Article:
Wedding expenses are widely known and generally accepted as a part of society in today’s age. There’s a sense of reciprocity: You get dressed up, attend the festivities, and purchase a gift for the couple and when it’s your turn, they’ll return the favor. It’s your decision on the when and where and the bells and whistles- and you can’t hide trying to charge back your wedding choices by making your guests pay for their drinks. They see this as you taking away their hopes for a fun night by also making them pay off your wedding debt – ouch, right? You’ve lost some friendship points now.
One of the questions I ask potential clients in every consult is what they remember from a wedding they attended that they DIDN’T like? The top answer (if not “bad food”, though it’s a close second) is having to pay for alcohol.
To circle back to the above on “loonie/toonie bars” above – when I explain this math to my Canadian clients, they’re often surprised to learn how minimal the savings are. The ballpark average savings for a 150 guest wedding is in the range of $2,000, with the couple still footing a bill of around $3000+ for the rest of the alcohol. In the grand scheme of a $40,000+ wedding, you are better off pulling this money from other areas in your budget than risking the backlash from your guests.
Yes, you spend a considerable fortune on making your day extra special, but where you choose to give and take will reflect on your guests’ memories. When the first memory your guests will recall is of paying out of their own pocket to have a fun time, do the extra lights and upgraded décor even matter?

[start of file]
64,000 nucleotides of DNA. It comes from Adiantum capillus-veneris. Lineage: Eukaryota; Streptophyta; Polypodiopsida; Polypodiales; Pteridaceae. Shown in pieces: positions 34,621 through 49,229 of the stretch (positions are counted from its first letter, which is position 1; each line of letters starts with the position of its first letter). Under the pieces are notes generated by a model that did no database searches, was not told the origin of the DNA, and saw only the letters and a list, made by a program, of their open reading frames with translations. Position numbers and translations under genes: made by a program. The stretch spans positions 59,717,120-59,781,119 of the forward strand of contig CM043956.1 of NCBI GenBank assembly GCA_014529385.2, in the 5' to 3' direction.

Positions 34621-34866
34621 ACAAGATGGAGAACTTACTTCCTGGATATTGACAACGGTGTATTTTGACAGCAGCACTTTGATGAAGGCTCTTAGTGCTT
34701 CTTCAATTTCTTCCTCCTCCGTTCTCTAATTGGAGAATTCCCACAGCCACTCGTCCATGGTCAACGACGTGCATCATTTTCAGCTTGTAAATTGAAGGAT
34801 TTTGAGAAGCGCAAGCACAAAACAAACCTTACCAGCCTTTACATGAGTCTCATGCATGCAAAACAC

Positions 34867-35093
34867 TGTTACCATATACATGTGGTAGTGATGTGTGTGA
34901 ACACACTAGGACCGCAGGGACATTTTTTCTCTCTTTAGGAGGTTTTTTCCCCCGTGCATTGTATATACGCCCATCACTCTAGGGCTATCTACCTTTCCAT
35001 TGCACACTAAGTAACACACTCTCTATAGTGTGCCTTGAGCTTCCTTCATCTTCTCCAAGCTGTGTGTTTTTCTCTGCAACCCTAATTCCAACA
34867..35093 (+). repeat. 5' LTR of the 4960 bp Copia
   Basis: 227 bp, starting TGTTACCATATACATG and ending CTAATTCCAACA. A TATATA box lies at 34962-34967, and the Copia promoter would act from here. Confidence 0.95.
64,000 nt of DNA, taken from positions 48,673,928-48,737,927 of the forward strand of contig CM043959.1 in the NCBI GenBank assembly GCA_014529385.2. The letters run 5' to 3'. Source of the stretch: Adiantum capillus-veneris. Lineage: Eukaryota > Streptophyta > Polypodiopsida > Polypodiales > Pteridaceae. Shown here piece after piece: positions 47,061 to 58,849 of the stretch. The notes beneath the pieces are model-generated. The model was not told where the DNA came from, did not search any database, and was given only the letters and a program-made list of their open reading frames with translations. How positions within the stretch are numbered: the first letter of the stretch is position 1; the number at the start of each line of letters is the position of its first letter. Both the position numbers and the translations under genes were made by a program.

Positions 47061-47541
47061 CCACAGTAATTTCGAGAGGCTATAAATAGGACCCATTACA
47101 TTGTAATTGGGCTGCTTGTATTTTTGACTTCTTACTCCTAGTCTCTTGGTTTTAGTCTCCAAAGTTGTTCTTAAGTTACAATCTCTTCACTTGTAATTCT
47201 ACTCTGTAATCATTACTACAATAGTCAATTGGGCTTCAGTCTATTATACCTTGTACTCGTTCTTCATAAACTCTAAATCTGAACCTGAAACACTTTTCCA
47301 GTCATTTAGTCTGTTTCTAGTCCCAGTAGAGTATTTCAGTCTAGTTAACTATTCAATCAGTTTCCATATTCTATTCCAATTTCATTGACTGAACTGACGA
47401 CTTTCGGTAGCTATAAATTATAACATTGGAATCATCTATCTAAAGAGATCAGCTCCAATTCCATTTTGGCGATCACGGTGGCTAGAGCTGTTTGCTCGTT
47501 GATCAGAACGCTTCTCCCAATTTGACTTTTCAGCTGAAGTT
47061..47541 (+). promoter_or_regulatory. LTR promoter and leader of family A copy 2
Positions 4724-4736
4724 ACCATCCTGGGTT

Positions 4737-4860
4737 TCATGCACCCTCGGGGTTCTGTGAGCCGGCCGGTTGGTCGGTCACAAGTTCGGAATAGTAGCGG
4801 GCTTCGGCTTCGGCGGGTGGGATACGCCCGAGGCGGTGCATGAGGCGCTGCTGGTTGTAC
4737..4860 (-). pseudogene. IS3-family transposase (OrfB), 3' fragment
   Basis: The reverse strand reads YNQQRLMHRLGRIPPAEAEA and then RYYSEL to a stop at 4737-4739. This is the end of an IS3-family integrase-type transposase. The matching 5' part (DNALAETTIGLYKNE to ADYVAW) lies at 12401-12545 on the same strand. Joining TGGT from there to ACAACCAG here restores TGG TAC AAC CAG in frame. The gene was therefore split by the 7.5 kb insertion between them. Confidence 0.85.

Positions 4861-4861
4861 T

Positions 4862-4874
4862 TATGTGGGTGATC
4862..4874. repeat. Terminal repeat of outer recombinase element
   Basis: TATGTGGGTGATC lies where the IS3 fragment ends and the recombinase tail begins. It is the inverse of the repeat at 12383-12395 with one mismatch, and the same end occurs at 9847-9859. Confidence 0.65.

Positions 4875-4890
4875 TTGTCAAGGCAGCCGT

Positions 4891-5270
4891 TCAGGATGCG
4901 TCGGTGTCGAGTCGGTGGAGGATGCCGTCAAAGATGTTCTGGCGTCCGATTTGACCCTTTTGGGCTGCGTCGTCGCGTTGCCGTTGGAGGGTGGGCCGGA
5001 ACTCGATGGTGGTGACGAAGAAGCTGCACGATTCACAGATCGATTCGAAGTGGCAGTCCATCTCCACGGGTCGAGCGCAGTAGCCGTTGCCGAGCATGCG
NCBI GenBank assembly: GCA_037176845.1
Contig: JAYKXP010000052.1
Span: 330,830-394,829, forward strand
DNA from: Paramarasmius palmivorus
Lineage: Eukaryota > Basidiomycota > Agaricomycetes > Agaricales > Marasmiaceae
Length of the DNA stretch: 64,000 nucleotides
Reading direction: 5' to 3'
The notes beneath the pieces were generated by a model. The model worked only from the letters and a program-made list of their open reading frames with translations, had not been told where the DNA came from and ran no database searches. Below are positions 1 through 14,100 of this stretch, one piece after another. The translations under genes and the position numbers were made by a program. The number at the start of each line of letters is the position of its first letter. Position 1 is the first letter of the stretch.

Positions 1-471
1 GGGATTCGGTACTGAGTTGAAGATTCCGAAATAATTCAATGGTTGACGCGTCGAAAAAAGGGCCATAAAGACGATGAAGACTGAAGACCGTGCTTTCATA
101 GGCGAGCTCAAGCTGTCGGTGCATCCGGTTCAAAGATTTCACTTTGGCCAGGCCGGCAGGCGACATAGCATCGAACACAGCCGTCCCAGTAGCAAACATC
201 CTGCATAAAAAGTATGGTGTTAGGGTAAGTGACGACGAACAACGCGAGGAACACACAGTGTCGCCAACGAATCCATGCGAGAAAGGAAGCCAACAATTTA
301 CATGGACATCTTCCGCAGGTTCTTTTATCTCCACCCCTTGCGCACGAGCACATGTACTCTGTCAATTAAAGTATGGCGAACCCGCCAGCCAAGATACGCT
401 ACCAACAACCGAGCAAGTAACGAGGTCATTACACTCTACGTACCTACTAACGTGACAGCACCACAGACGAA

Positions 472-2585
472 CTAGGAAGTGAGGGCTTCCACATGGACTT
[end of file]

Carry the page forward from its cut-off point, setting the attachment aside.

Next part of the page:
The great news is, there ARE ways to keep your guests happy without making them pull out their wallets. However, it’s going to require a real and honest review of your wedding expenses.
Serving alcohol at a wedding is expensive, but there are always ways you can cut costs.
- Cutting back your guest list, (the largest budget saver);
- Reassessing your décor rental items (using venue chairs, standard linens, etc.,); Ordering smaller or different floral arrangements;
- Hand delivering invitations instead of mailing where possible;
- Skipping on ceremony programs and other extra wedding day stationery.
If you’re not willing to pull back on other expenses, you can even discuss options with your venue in terms of the bar itself. Using standard instead of top-shelf liquors, offering just beer and wine or a signature cocktail are still ways of offering your guests a way to have a few celebratory drinks while not incurring a higher bar tab (and never, ever allow your guests to order shots!)
In the end, remember that the decision to have a wedding and reception was up to you and as the host of the celebration, your guests’ enjoyment should be your ultimate goal. If you had a party in your home, you wouldn’t make your friends pay for a drink there – the same concept applies regardless of the size or location of the party. The expense of the bar shouldn’t be looked at any differently than the many other costs that add up for the wedding- but when you see everyone dancing, smiling, and celebrating your love I promise you’ll remember it was worth every penny!
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BIO: Chelsea Roy is a wedding and event planner and the owner of Everything But The Ring, which is based out of Houston, Texas. Originally born and raised in Calgary, Alberta, Canada, Chelsea has planned weddings across both Canada and the USA as well as Mexico.
Social Media: @EBTRweddings